From touchscreen jams like Deemo and VOEZ to the button-based beats of Thumper and Dark Witch Music Episode: Rudymical, the Switch has already assembled an impressive collection of music games in its first year, and that trend doesn’t look set to end anytime soon. Superbeat: Xonic is the latest début to hit the system, coming from Korean developer Nurijoy of DJMax fame. Ported over after its earlier appearances on the Vita and PlayStation 4, it’s absolutely worth another spin on the Switch; though some unfortunate control issues (especially with the touchscreen) hold it back from going platinum, Xonic is still a chart-topping music game experience and an easy recommendation for rhythm fans.
If you’re familiar with its DJMax pedigree, you’ll recognise Superbeat’s same singular, arcade-like focus right from the start. There’s no story or larger setup to rationalise the rhythm action; Xonic is all about the music, and that music is made up of a stellar selection of bespoke beats from Korean and Japanese composers. The soundtrack lays a rock-solid foundation for the rhythm game ahead, running the gamut from house and vocal pop to jazz, techno, trance, samba, dubstep and virtuosic metal over its nearly 70 tracks. It’s a wide variety of genres, but tends towards dancefloor-friendly anthems, which gives it a sense of club-ready cohesion — in fact, more than anything, the stylistic mix reminded us of classic Dance Dance Revolution or Beatmania sets, and that’s high praise.
The gameplay takes after the classics as well; it’s pure tap-along action, with charts presented in a tunnel-like setup. Notes flow outwards from the centre of the screen in discrete tracks, and as they pass over the outer edges of a circle you’ll need to hit the appropriate button on the beat. The easier ‘4track’ mode divides the circle into two lanes per side, so that lower notes are hit with the D-Pad ‘Down’ or the ‘B’ button and high notes with D-Pad ‘Left/Up’ or ‘A/X’, while the harder ’6track’ mode splits each half of the circle into three, making for an easy low-medium-high mapping of D-Pad ‘Down-Left-Up’ on the left side and ‘B-A-X’ on the right. As you might imagine, the Switch’s discrete D-Pad buttons make this arrangement work beautifully. You can also play Xonic with the touchscreen, and while we have some issues with the touch controls — more on that later — it feels incredibly natural to play in tablet mode with the Joy-Con detached.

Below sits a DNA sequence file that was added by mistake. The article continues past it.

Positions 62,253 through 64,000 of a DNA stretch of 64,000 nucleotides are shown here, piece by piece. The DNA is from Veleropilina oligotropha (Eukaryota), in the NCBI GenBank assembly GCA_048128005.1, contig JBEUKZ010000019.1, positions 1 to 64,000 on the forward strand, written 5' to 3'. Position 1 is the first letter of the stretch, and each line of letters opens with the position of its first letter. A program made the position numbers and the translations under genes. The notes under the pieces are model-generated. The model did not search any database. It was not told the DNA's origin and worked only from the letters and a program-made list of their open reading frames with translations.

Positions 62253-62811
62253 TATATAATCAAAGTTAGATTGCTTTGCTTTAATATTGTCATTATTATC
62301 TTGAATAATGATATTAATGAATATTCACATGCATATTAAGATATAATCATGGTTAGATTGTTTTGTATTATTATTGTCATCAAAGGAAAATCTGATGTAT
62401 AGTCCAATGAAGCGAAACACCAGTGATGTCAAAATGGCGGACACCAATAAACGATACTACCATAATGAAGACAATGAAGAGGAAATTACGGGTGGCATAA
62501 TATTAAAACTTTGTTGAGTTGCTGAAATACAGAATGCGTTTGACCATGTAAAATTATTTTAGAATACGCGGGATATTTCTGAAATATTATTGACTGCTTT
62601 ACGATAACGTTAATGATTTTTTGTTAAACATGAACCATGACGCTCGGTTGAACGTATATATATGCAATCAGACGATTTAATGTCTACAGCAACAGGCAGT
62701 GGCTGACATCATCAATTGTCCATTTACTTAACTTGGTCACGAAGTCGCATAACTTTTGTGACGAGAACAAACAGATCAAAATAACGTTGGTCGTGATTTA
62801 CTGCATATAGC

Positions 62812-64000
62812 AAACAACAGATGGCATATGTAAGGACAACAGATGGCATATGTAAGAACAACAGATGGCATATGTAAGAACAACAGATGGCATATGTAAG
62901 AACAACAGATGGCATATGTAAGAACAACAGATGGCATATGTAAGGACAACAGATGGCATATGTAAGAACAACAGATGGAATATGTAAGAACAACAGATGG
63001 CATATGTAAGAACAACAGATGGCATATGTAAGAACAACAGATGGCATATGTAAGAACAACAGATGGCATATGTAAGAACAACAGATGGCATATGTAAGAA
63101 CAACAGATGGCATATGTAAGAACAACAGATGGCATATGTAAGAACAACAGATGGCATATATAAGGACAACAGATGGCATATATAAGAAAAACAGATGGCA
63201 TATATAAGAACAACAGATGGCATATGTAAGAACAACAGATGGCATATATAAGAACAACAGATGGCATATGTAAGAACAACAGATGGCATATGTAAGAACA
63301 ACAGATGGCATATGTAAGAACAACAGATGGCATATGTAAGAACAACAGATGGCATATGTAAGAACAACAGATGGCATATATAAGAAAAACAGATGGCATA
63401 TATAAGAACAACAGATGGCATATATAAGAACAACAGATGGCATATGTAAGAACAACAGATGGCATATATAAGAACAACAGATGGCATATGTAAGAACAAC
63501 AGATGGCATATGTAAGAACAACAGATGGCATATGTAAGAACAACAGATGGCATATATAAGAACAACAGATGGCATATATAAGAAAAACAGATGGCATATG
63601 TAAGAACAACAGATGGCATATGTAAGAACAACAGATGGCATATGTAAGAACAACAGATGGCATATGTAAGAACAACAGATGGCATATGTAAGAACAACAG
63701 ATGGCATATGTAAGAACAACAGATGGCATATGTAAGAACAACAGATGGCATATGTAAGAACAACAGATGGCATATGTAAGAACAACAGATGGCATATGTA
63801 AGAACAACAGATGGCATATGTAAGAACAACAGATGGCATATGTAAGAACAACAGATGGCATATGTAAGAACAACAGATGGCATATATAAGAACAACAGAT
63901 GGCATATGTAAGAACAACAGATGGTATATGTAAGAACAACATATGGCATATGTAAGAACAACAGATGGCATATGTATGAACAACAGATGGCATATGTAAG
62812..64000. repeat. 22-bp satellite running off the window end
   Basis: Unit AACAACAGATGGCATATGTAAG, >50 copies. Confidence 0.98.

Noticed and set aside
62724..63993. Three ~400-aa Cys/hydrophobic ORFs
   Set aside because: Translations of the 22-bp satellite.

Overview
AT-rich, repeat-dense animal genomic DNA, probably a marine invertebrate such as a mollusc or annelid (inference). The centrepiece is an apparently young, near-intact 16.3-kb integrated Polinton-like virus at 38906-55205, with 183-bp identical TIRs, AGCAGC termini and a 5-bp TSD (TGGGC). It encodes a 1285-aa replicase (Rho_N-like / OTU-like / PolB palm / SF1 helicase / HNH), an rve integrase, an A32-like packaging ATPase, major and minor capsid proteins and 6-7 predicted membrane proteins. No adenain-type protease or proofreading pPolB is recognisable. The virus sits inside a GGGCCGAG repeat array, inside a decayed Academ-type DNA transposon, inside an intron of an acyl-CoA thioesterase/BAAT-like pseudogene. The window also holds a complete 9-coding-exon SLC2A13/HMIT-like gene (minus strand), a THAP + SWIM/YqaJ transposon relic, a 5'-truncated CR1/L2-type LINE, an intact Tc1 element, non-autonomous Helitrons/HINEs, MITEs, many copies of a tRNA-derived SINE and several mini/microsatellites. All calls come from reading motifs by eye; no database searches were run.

In addition to plain notes, which only require a single tap, there are also held notes (where you’ll hold down the button for the duration), flick notes (where you’ll flick the left or right analogue stick up or down), and slide notes (where you’ll hold the left or right analogue stick in the direction shown for the duration). The hardest ‘6trackFX’ mode adds ‘FX notes’ (which you’ll hit with the ‘L’ or ‘R’ buttons) to the mix, and on all three difficulties you’ll have linked notes, which need to be hit or held at the same time on opposite sides of the circle.
There’s a lot going on, then, but Superbeat balances its large number of note types by being quite forgiving in terms of timing. It’s a welcome leniency that allows for long combos with plenty of moving parts, and it feels fantastic when it gets going. The charts are exciting and imaginative, with lots of call-and-response and movement between the two sides. They tend not to focus exclusively on the main melodic or vocal line, but rather on providing an accompanying rhythm, which means your taps, flicks, and slides can slot into the music in all sorts of beautiful ways, with rhythmic echoes and syncopation galore. It’s far from easy, but mastering tough sections after repeated play is an absolute joy, and one of the most satisfying rhythm game experiences we’ve come across.